In writing about the game, Jonathan Hutson, Chip Berlet, Frederick Clarkson, and other Talk To Action contributors were writing on how the game was being marketed to teenagers, and the prospect that the game would, little more than a year later, be on the way to US troops in Iraq would have seemed to us to be almost beyond imagination.

Now. visualize the hands of a clocks whirring round and round... they stop. It is now August 8, 2007, and the United States Pentagon has endorsed an Evangelical Christian organization that calls its planned, upcoming Iraq entertainment tour a "crusade", advocates apocalyptic theology, and distributes the "Left Behind: Eternal Forces" video game to the troops so that, exhausted after long hours guarding tense checkpoints or fighting block to block to root out Iraqi insurgents, American soldiers in Baghdad and elsewhere can relax by playing a video game, set on meticulously rendered New York City streets, in which fundamentalist Christians engage in simulated urban religious warfare.

Posted by: Anonymous | August 8, 2007 1:16 PM | Report abuse

Firckin republicans.

Posted by: rufus | August 8, 2007 1:16 PM | Report abuse

Courtesy of the US Pentagon, troops in Iraq can now unwind after a hard day's urban warfare and play a video game in which they command a Christian fundamentalist army waging urban warfare in America ! On the streets of New York City ! How cool is that ?

The "Left Behind: Eternal Forces" video game, is set in a "post apocalyptic" New York that looks almost exactly like New York City after the September 11, 2001 terrorist attacks and lets players simulate commanding a paramilitary Christian army that seeks to convert Jews, mainline Christians, Muslims, atheists, Buddhists, and everyone else in New York City to fundamentalist Christianity. All who resist will be killed.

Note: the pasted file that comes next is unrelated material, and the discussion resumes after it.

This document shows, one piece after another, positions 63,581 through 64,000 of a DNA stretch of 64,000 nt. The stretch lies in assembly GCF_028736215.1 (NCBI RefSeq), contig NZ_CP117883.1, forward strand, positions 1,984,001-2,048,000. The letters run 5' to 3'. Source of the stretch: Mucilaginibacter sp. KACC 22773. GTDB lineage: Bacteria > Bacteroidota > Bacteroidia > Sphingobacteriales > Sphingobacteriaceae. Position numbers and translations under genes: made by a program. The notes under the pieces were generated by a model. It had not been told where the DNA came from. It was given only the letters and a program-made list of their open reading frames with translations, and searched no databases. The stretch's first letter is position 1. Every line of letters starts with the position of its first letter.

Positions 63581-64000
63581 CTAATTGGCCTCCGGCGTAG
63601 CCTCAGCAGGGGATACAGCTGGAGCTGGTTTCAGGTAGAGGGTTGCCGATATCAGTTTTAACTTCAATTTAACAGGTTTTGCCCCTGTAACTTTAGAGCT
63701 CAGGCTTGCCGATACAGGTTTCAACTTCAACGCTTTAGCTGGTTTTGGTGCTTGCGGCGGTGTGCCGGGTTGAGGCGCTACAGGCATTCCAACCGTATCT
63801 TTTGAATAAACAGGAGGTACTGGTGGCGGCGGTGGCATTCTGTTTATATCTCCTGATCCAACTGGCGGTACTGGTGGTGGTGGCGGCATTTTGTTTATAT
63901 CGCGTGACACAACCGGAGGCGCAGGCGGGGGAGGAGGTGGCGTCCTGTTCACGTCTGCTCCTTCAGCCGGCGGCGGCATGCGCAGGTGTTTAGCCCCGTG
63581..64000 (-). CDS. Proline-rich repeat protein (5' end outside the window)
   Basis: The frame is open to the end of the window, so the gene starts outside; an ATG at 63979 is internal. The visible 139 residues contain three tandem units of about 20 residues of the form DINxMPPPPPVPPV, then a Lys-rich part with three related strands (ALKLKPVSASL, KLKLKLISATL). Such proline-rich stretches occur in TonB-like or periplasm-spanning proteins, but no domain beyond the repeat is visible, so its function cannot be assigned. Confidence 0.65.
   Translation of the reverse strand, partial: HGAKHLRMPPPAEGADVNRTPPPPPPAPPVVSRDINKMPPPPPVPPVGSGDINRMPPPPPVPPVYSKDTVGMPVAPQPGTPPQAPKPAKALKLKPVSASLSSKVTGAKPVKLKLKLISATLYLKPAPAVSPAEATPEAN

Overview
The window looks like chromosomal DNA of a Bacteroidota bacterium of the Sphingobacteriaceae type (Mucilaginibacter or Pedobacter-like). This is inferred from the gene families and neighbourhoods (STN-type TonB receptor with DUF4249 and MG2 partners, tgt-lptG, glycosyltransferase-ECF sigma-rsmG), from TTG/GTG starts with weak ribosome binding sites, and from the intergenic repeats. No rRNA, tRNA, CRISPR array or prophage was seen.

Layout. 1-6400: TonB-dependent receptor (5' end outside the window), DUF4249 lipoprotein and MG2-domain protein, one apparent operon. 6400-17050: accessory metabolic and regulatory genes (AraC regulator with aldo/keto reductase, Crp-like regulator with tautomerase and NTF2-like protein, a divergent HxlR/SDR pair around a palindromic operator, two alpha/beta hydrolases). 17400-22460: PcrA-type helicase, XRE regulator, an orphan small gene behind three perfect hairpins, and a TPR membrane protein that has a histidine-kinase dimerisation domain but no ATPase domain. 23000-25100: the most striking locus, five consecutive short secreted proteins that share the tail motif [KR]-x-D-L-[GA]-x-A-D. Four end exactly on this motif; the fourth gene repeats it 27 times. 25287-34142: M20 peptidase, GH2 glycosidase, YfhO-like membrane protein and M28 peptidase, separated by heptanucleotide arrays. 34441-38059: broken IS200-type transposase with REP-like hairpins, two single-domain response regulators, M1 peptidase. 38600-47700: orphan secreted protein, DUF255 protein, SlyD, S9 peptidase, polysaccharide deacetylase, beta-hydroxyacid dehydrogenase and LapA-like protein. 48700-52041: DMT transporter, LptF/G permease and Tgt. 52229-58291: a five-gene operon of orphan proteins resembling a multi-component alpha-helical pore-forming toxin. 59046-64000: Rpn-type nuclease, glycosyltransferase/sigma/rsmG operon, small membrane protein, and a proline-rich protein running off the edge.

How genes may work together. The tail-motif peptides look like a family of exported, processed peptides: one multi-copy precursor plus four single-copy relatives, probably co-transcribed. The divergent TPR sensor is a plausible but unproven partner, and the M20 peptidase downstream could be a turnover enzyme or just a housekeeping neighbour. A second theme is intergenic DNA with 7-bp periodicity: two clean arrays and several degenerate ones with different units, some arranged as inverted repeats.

Some who criticized the game have said that it conditions players for religious war. Now, with the blessing and endorsement of the Pentagon, a Christian ministry with apocalyptic fundamentalist beliefs that is planning a series of tours it calls a 'military crusade' to entertain US troops in Afghanistan and Iraq will also be distributing the "Left Behind: Eternal Forces" 'Convert or Die' religious warfare video game....

To US troops.

What ?

Let me repeat:

The United States Pentagon has endorsed sending a Christian supremacist religious warfare video game to United States troops in Iraq, a predominantly Muslim nation.

Osama Bin Laden himself could hardly hardly have hatched a better plot to incite widespread war between Christianity and Islam, and the Pentagon's endorsement of "Operation Straight Up" and that ministry's plan to bring the bigoted, hateful religious ideology inherent to Tim Lahaye and Jerry Jenkins' "Left Behind" book series to American troops in the front lines casts into question the basic competence, not to mention the sanity, of every Pentagon official involved in the decision to endorse such mind boggling idiocy.

Once again:

"Left Behind: Eternal Forces", a game depicting fundamentalist Christians religious warfare will be distributed to US troops.

Courtesy of the PENTAGON.

Posted by: f*cking unbeleivable | August 8, 2007 1:14 PM | Report abuse

Mark: "HRC decorating "Fortune" = OK;"

I have no idea what that refers to, so I'm afraid I won't be able to comment on it. Sorry to disappoint, I know people eagerly looks forward to my thoughts on matters great and small.

Posted by: Loudoun Voter | August 8, 2007 1:12 PM | Report abuse

• Just because you're paranoid... New York will release "nearly 2,000 pages of raw intelligence reports and other documents detailing the Police Department's covert surveillance of protest groups and individual activists before the Republican National Convention in 2004." [NYT]